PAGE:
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Liz Thayer Carries on a Family Legacy through Claflin, Thayer & Co.

Leather has been a major part of Liz Thayer’s life since even before she was born. Her great-grandfather managed the family boot manufacturing company in Manhattan in the late 1880’s and despite the fact that the business closed at the height of the Great Depression, the legacy left such an impression on the designer that she followed in her ancestors’ footsteps — literally — by working in the same industry.

After designing footwear and accessories for other big brands, Liz forged her own path in 2009 by starting a leather goods line that she named after the former family business. Claflin, Thayer & Co. offers locally made pouches, bags, and outerwear that are carried by beloved retailers including Love Adorned and Ali Golden. Then last year Thayer opened her own sweet little shop in Oakland’s shopping hub, Temescal Alley, that stocked her brand as well as other indie favorites like Hansel From Basel, Noto Botanics, and Thief And Bandit.

What she’s created with both her brand and her brick-and-mortar inspired us to find out the story behind how Claflin, Thayer & Co. came to be, as well as the important retail trend she’s seeing locally, and where you’ll find her on a day off.

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You previously worked for some big fashion brands. What made you realize you wanted to start a smaller, more personal venture?

All of my previous jobs have kind of led up to doing my own thing, something I've always considered but that felt too risky. I finally just hit a point where I knew it could endlessly be a side project, but I'd never realize its full potential unless it became my focus. I left my full-time job towards the end of 2017 and opened the Temescal shop in December.


How did you settle on what products to create with your brand?

I knew I wanted to create a business doing what I enjoy and making the things that felt special to me. I love leather for the way in which it evolves and gets more beautiful with wear. It has so much character and I want that to show in each piece I make. I get the most satisfaction making things that are functional and have a purpose, which is why outerwear and bags really appeal to me. The jackets are designed around classic styles that will never feel outdated. They are built-to-last, meant to be worn hard and broken-in, and will only get better with age. I like to keep things from feeling too serious, though, so I also make things like the lips bag design, which always makes people happy.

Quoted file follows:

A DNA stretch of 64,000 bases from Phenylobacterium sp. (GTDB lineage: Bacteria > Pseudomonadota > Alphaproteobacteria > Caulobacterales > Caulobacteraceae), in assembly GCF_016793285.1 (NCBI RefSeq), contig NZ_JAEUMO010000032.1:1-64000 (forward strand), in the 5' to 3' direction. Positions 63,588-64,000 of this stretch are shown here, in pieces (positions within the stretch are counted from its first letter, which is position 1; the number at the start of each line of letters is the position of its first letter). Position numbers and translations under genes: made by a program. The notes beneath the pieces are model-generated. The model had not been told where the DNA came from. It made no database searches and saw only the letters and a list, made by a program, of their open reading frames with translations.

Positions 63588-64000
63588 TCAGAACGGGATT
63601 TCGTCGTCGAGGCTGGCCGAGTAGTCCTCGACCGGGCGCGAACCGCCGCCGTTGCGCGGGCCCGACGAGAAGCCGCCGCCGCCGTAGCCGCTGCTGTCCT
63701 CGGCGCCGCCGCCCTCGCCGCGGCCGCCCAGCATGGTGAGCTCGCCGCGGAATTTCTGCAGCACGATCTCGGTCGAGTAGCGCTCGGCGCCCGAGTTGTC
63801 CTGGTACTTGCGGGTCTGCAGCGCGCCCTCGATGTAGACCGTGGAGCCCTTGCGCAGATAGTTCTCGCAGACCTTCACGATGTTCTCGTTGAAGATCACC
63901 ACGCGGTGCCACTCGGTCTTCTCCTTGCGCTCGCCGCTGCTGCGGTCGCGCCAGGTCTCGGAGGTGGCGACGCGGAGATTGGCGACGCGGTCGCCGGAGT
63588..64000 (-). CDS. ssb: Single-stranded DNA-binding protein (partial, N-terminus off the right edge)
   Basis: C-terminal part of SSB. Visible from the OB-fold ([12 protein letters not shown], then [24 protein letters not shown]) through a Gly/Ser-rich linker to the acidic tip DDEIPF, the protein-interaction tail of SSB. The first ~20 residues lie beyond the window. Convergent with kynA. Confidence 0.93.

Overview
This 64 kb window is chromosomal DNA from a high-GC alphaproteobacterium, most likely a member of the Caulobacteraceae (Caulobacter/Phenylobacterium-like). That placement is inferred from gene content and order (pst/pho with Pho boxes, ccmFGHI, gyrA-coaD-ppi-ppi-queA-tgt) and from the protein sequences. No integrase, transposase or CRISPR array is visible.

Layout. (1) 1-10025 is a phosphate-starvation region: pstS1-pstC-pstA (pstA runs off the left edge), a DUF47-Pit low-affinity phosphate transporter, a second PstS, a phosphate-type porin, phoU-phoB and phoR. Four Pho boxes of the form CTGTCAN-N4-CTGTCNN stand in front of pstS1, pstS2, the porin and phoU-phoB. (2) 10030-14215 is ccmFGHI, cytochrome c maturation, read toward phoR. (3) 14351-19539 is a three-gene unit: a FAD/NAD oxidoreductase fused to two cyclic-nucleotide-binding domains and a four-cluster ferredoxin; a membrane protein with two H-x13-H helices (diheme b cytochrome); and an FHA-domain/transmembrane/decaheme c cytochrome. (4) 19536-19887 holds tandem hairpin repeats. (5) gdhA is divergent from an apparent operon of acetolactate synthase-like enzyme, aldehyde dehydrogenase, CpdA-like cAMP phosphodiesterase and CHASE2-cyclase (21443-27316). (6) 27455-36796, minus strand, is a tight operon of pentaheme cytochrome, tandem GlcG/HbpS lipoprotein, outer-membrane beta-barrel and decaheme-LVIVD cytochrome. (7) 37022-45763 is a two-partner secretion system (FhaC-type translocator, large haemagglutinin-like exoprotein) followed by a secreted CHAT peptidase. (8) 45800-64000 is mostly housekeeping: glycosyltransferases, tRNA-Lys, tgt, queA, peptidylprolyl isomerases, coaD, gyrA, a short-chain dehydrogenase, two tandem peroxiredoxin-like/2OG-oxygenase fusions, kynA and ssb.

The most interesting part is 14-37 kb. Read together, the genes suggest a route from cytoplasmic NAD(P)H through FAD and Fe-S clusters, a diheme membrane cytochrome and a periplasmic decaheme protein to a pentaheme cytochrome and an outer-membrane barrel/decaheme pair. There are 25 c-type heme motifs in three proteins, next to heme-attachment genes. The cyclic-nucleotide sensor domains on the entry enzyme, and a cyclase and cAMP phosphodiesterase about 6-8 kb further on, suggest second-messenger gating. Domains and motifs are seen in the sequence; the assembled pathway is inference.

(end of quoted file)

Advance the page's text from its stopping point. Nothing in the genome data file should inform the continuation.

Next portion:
I love leather for the way in which it evolves and gets more beautiful with wear.

What do you love about working in and having a physical retail space in Oakland?

Having a retail space is an amazing way to get direct feedback daily. I watch people try jackets on, review fit, listen to their needs, see what they are buying and what they aren't. That way I can react quickly based on the feedback I get. Since I make much of what's in shop and do the sewing right there, I can share the process with customers, which makes them feel more connected to the product. It's also really wonderful to be surrounded by the other creative businesses in the Temescal Alley. Many are owned by powerhouse ladies that have taken their talents and built successful and sustainable businesses. It's very motivating to be in their company and I feel well supported here.

What trends are you seeing coming out of Oakland right now?

I think more than any particular trend, I'm noticing a rise in activism and an increase in community involvement due to the current political state. People are feeling more empowered than ever before to celebrate differences and diversity and that trickles down to everything from food to fashion. Oakland is a good place to be, and I'm happy to be part of it.

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Fill in the blank:


On a day off, the first thing I want to do is _______.

Go to a beach or river.


My favorite accessory is ______.

A beanie.


My party trick is _______.

Doing cartwheels.